Pollan’s book made me very angry about the feedlot and the factory farm, but Foer’s sentiments got under my skin. I can no longer make sense of my own attitudes: an abhorrence of factory farming, a preference for organic meat which I eat occasionally, but a willingness, nonetheless, to eat factory-farmed produce, generally knowing-but-not-knowing that it is such – bacon and eggs, that stunning jerk chicken off a street stall at the Notting Hill carnival, food at friends where it wouldn’t occur to me to upset anyone by asking about the provenance of the fodder.

I was struck while reading Foer by the connexions to a book I’ve long admired: Stanley Cohen’s award-winning States of Denial (2002), a study about reactions to unwelcome knowledge, particularly the suffering that some people inflict on others – how people know but don’t know or at least don’t notice, process, digest, forget. Cohen was brought up in South Africa and lived for eighteen years in Israel so had plenty of primary material to underpin his enquiry. It ranges widely, but is focused on what people do to other people.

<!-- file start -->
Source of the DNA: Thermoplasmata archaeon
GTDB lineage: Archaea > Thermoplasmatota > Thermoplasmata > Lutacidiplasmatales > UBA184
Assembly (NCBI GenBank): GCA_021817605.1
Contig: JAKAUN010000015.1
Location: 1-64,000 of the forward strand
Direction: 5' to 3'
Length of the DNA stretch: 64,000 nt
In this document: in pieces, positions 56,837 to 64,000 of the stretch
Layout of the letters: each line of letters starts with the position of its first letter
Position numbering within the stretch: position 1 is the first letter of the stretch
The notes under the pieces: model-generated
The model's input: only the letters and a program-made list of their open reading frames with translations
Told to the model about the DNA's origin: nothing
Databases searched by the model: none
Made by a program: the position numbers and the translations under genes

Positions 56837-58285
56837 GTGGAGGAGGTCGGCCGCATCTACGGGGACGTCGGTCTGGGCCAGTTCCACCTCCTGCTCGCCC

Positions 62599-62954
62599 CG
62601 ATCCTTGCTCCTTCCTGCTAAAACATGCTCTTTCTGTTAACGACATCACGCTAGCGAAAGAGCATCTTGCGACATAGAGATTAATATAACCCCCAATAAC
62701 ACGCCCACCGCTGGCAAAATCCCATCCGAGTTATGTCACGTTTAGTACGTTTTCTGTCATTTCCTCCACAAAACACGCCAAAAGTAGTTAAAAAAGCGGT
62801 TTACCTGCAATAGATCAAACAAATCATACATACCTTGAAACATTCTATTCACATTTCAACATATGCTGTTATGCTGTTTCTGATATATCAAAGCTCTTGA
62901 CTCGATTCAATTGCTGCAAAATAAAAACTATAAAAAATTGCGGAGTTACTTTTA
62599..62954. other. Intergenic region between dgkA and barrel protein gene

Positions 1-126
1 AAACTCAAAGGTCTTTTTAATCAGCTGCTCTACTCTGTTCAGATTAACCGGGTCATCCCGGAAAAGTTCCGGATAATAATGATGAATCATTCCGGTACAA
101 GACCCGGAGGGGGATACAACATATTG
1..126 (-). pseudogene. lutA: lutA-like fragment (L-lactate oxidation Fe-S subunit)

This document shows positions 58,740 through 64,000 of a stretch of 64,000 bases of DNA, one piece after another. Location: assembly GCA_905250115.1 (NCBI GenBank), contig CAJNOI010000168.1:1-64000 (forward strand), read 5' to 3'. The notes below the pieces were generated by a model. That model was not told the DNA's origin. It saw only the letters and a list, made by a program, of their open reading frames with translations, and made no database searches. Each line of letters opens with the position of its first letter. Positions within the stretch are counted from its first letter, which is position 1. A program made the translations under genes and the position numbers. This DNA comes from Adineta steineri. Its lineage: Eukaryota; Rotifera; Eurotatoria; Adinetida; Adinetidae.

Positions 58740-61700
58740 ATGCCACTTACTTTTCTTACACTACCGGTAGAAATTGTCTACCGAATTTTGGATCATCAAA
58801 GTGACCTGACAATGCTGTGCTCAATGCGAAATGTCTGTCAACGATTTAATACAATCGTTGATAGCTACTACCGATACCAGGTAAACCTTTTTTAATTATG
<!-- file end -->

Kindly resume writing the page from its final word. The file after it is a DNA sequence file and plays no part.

Foer (like Peter Singer, Tom Regan, J M Coetzee and many others) extends this enquiry to animals: “The secrecy that enabled factory farming is breaking down” he writes. “We can’t plead ignorance, only indifference. We have the burden and the opportunity of living in the moment when the critique of factory farming broke into the popular consciousness. We are the ones of whom it will be fairly asked, What did you do when you learned the truth about eating animals?”